Co-founder of Microsoft, early supporter of commercial space flight, and major world philanthropist Paul Allen has already left a pretty large footprint on the world. Now it seems he's determined to leave his muddy tracks over some of the biggest names in tech.
Allen's company, Interval Licensing Corp, is suing a Who's Who of the Internet and the business world at large: Aol!, Apple, eBay, Facebook, Google, Netflix, Office Depot, OfficeMax, Staples, Yahoo, and YouTube. Their alleged crimes: violating up to four of Interval's patents on common techniques now employed by thousands of websites.
[ Get the spin on key tech news that you'll find nowhere else at InfoWorld's Tech Watch blog. | For a humorous take on the tech industry's shenanigans, subscribe to Robert X. Cringely's Notes from the Underground newsletter. ]
The Wall Street Journal's Jennifer Valentino-DeVries breaks down these impressive-sounding patents one by one.
* U.S. Patent No. 6,263,507, for "Browser for Use in Navigating a Body of Information, With Particular Application to Browsing Information Represented By Audiovisual Data." Think news aggregator (like Google News or Digg) or, really, any of the thousands of sites featuring a box with "related stories" on it (including the one you're reading right now).
* U.S. Patent Nos. 6,034,652 & 6,788,314, both titled "Attention Manager for Occupying the Peripheral Attention of a Person in the Vicinity of a Display Device." Think stock ticker, headline feed, Twitter widget -- anything that updates continually in the periphery of a site.
* U.S. Patent No. 6,757,682, for "Alerting Users to Items of Current Interest." Think RSS feeder, Google alerts, anything that presents content based on keywords you've selected or on your past activity, like Amazon or Netflix recommendations.
Do any of these ideas sound like brilliant one-of-a-kind brainstorms to you? Maybe they were back when the patents were originally filed (in 1996 and 2000), but they sure don't now. And in any case, the patent filings themselves are fairly generic sketches of how such techniques might work -- no secret formulas or special sauce included.
Yet Interval apparently owns these processes, and everyone else (with the notable exceptions of Amazon and Microsoft, whom Allen has yet to pursue) is going to have to pay.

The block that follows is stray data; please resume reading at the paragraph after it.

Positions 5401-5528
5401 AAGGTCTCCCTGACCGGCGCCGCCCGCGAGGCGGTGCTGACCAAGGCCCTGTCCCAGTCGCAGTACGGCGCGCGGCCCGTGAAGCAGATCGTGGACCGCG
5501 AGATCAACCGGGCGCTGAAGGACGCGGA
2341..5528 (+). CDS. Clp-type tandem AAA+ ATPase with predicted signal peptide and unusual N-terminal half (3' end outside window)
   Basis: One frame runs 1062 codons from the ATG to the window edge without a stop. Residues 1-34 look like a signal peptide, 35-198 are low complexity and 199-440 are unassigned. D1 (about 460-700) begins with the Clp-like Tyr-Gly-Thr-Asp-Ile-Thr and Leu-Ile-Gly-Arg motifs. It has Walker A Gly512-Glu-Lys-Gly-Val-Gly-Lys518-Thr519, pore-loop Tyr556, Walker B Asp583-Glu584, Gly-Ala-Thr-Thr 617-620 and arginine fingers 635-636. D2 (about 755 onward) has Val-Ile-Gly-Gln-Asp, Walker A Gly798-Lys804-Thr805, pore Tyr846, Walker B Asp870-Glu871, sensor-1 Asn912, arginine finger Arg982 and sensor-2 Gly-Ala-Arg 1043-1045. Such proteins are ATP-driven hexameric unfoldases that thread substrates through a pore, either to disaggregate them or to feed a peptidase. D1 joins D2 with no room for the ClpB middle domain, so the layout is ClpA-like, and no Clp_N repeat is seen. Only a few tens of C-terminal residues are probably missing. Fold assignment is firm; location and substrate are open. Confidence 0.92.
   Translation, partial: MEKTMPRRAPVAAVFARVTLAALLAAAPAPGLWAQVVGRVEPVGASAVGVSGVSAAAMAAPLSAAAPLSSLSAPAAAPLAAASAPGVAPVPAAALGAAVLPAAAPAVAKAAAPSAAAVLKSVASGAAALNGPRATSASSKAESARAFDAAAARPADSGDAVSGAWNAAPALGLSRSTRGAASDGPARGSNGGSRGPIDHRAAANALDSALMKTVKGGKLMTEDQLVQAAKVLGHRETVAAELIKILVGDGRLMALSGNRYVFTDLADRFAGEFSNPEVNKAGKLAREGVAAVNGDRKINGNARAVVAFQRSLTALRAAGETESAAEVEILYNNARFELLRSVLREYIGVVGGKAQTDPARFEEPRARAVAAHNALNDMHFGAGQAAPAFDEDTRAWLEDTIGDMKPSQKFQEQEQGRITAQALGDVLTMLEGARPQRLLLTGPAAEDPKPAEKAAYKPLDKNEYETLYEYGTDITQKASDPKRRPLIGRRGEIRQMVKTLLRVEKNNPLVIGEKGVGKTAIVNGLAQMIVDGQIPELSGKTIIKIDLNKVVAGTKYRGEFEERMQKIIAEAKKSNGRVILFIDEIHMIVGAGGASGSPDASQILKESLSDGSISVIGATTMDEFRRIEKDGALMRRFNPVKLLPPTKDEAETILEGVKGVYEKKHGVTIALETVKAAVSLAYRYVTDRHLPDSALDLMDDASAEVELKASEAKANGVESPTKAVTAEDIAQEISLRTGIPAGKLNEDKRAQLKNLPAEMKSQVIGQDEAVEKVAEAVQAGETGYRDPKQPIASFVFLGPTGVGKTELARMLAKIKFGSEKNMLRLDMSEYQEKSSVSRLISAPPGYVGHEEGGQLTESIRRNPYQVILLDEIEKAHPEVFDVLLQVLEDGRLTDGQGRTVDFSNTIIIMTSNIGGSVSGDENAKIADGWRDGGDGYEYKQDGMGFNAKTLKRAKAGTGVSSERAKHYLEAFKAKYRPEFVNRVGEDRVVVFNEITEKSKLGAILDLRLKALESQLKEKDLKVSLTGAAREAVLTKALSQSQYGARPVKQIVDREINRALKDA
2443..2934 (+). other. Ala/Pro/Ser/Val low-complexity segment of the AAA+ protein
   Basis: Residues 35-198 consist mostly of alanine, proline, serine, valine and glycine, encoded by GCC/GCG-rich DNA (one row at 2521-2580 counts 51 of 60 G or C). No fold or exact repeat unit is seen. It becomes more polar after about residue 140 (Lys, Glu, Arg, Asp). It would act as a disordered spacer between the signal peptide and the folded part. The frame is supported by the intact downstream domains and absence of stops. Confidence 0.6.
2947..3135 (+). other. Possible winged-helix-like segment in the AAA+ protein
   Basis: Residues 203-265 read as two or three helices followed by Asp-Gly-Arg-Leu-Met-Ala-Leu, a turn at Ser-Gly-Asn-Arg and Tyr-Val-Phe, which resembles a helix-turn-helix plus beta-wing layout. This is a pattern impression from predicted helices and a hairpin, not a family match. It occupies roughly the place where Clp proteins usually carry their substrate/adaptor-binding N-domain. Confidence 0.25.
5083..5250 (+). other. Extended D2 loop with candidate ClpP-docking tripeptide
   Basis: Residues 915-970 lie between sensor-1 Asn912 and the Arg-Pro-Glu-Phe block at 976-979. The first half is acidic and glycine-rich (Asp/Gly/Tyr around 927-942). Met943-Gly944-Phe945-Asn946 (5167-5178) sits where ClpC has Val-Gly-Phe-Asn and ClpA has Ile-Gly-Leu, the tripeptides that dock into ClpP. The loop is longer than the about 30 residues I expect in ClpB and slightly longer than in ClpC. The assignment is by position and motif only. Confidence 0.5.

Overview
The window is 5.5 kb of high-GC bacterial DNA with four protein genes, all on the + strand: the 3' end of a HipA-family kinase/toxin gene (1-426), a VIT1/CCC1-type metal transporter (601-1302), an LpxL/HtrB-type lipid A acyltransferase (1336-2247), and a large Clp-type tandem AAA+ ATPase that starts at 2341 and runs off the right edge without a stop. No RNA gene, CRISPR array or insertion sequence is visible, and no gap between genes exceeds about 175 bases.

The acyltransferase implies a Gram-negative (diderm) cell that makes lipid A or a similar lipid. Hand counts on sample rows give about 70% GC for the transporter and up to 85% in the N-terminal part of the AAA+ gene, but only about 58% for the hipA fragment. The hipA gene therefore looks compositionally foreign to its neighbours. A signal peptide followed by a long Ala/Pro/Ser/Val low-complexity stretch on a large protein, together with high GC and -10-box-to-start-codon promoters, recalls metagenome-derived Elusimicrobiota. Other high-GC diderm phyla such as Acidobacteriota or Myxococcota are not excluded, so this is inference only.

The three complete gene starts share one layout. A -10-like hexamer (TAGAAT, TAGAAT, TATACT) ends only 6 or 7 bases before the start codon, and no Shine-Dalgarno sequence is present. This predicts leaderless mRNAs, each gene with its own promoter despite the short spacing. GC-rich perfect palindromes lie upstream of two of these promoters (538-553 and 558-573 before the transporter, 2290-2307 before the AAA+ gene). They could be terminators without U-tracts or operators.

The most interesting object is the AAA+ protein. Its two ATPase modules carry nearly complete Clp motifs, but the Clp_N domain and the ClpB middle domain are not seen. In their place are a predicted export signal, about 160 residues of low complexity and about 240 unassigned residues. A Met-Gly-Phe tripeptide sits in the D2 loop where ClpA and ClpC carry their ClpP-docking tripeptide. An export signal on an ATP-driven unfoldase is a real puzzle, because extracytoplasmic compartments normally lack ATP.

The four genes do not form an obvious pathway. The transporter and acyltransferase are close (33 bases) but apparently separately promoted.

Of course, most of these patents were granted back in the day when the U.S. Patent and Trademark Office was handing out patents for business processes the way a strip mall Santa passes out candy canes to kids. I think the USPTO may have even established a drive-through window ("would you like fries with that generic process patent, ma'm?").
At least Interval filed in the Western District of Washington and not the Eastern District of Texas, where patent trolls sprout up like mushrooms after a long spring rain and no one is turned away without at least a $100 million settlement.
The reaction across the blogosphere has been a collective "huh?"
ITworld's Steven Jay Vaughn-Nichols is scratching his head over why Allen, rich beyond any normal mortal's dreams, would bother with kind of suit:
Allen, according to Forbes, was worth 11.5-billion dollars in 2009 thanks to his Microsoft investments. He doesn't need the money, so why is he acting like a patent troll?
Patent trolls, which do nothing with patents but hold them until someone creates something real and then they try to swoop in to grab profits, have everything to gain and little to lose though by attacking big companies. Alas, this fouled-up result of the U.S. patent system works well for trolls. But, why should Allen do this?
The Seattle Times' Brier Dudley thinks Allen, who recently underwent treatments for Non-Hodgkin lymphoma, is just trying to add to his legacy.
Usually patent-licensing deals are quieter. Companies often reach settlements before any lawsuits are filed, or they make licensing deals that draw little attention.... Even if Allen loses, the lawsuit told the world that Allen funded early research into the sort of technology used by Apple, Google, Facebook and others.... In other words, the lawsuit has called out otherwise obscure work that Allen bankrolled in the dawn of the Web era.
Forbes' Quentin Hardy takes a somewhat less charitable view.
Allen is basically famous for being the guy who convinced Gates to leave Harvard.... Since then he's done a bunch of other "big picture" things that haven't made good relative to the vision. His most notable investment may be buying and selling Ticketmaster, an outfit which has managed to make every concertgoer in the United States feel ripped off. He has also built the Experience Music Project and the Sci-Fi Museum, two of the great monuments to an American adolescence.... Which makes me wonder if this isn't a claim to intellectual legitimacy as much as to payment.
What does Paul Allen want? Money? Recognition? A guest spot on "Dancing With the Stars"? Or maybe just the attention his contemporaries like Steve Jobs and Bill Gates got, but he didn't?
In any event, this is the first chapter in what's likely to be painful, drawn-out, hopelessly boring litigation that will end up making a lot of attorneys rich, but do very little for anyone else. I can't help thinking it will tarnish, not burnish, Allen's reputation.
Also: Be careful what you click on next. You may be participating in a patent violation.
Should you be able to patent a generic process? Where do you draw the line? E-mail me: firstname.lastname@example.org.